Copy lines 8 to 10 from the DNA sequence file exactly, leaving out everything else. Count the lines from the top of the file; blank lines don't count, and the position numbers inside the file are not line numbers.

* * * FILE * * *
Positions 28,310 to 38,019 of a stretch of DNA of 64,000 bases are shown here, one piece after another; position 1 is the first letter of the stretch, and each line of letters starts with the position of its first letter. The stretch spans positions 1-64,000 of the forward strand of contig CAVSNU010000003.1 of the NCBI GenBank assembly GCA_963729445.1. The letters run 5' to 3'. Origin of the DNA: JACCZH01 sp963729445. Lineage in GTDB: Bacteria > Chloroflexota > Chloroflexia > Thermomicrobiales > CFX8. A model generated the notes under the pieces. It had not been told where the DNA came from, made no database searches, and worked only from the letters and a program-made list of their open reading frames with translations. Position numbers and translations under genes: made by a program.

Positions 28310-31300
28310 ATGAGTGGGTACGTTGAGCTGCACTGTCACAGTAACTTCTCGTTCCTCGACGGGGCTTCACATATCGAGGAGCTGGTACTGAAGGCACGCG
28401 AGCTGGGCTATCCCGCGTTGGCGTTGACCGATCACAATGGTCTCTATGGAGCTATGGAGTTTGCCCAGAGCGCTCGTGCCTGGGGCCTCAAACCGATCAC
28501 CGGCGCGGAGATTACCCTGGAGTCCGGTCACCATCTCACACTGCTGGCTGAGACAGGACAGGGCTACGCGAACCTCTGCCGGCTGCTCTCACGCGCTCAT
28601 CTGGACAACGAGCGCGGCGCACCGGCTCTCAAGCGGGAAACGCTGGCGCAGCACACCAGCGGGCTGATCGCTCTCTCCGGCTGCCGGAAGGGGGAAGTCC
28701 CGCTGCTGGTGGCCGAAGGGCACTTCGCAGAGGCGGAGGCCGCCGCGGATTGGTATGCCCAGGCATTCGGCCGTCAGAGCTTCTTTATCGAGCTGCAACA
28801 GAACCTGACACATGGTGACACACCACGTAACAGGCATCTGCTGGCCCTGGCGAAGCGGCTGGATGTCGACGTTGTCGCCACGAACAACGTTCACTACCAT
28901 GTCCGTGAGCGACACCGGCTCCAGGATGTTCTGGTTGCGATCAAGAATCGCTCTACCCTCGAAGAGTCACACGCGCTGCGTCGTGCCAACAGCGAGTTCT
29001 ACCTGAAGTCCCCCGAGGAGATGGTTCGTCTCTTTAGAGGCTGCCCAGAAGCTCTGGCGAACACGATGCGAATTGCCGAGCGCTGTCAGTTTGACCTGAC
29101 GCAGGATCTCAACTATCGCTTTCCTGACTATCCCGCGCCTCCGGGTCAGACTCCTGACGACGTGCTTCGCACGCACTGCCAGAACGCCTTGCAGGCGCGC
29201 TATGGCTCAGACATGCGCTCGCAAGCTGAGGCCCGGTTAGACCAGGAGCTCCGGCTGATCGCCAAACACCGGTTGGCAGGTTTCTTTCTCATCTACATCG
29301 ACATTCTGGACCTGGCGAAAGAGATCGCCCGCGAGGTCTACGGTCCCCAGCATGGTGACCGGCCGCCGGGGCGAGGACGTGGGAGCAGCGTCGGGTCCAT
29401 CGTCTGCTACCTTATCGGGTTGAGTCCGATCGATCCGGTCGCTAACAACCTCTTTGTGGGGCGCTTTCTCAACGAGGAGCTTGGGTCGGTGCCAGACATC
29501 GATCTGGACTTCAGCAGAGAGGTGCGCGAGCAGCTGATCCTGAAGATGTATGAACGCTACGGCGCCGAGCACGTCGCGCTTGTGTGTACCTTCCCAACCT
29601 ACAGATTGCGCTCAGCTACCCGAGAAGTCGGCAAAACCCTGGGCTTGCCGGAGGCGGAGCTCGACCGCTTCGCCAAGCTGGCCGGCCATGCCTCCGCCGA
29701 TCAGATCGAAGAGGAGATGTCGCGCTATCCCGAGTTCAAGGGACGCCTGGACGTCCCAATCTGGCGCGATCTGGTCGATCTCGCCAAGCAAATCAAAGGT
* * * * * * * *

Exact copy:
28801 GAACCTGACACATGGTGACACACCACGTAACAGGCATCTGCTGGCCCTGGCGAAGCGGCTGGATGTCGACGTTGTCGCCACGAACAACGTTCACTACCAT
28901 GTCCGTGAGCGACACCGGCTCCAGGATGTTCTGGTTGCGATCAAGAATCGCTCTACCCTCGAAGAGTCACACGCGCTGCGTCGTGCCAACAGCGAGTTCT
29001 ACCTGAAGTCCCCCGAGGAGATGGTTCGTCTCTTTAGAGGCTGCCCAGAAGCTCTGGCGAACACGATGCGAATTGCCGAGCGCTGTCAGTTTGACCTGAC